Thankfully, the blood of Christ cleanses all sin-- and the baptism of the Holy Spirit drowns the old Adam that is enslaved to sin, so that we may rise to new life as servants of God and caretakers of our neighbor.

SPOILER ALERT: Sunday’s sermon will be based on the Adam and Eve story, and I hope to dig in a little deeper to this notion of human sin, the pain that it creates, as well as God’s grace that frees us from its deadly grip.

The Bible Study will meet next Thursday, March 13 at 7:00 p.m.  Then we will break for two weeks and regather on March 27th.

Sunday, March 2, 2014

Lifted from the Pit of Despair ~ Matthew 17:1-9 ~ Transfiguration of Our Lord

As a teenager, my bedroom walls were covered with posters of classic and exotic cars…

So I was a little heartbroken to learn of the massive sinkhole that opened up in the Skydome Area of the National Corvette Museum, devouring eight priceless “treasures” of classic American muscle.

Thankfully, no one lost their lives—but sinkholes have become a disturbingly common geological phenomenon.  They almost always strike without warning—and in some cases, they can be deadly.  They are a stark reminder of one of life’s most painful realities—that tragedy can strike at any time.  In an instant, we can fall into the most painful and dreadful times in our lives.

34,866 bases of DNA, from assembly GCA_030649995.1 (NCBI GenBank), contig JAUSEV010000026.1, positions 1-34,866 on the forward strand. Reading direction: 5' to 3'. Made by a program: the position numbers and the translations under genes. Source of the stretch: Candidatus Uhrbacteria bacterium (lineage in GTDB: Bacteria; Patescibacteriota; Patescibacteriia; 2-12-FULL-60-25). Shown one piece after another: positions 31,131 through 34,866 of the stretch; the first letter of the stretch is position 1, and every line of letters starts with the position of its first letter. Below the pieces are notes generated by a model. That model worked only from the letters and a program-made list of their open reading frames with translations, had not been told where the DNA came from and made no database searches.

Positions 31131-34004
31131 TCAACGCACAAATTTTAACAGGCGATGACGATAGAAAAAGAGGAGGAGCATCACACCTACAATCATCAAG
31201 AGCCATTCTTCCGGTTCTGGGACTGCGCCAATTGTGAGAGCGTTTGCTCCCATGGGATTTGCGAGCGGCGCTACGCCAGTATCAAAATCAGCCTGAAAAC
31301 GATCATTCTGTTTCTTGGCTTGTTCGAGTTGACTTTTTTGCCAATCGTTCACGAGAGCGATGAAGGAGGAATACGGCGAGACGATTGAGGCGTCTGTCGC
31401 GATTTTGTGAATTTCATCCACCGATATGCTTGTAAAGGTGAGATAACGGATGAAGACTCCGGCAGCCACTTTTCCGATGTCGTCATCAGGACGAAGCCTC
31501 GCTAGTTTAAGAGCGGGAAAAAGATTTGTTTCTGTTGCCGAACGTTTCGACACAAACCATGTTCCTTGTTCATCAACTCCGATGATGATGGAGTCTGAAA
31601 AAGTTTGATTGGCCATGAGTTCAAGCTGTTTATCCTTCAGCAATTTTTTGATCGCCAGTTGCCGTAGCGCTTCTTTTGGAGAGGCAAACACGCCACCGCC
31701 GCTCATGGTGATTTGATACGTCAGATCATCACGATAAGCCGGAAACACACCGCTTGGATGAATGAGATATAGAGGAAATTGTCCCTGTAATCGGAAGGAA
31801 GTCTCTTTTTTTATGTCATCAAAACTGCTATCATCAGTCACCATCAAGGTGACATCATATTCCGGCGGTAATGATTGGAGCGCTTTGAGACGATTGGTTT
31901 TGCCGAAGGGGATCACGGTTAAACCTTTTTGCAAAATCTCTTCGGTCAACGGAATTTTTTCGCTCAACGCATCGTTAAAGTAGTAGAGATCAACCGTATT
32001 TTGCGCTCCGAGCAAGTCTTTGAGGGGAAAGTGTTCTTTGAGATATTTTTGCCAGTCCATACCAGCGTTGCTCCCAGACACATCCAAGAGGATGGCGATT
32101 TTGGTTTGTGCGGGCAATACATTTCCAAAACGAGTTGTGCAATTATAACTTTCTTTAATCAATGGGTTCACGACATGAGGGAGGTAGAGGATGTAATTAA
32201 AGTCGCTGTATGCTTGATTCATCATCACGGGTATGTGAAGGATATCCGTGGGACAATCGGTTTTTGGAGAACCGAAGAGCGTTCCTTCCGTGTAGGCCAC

But what if you could get to a place in life where you could always be well and live in the peace of God?  A place where you would never experience fear?

Peter, James, and John thought they had found such a place—and they were glad to be there.

They’d been disciples for several years now.  They witnessed miraculous healings and feedings.  They heard Jesus’ teaching.  But they also saw terrible human suffering.  They saw the powers-that-be becoming ruthlessly opposed to Jesus.  Most recently, Jesus told them in no uncertain terms that he would undergo great suffering at the hands of the religious leaders—and be killed. 

So they had tremendous reasons to put their faith in Jesus and be at peace.  But they also had tremendous reasons to doubt—and be afraid.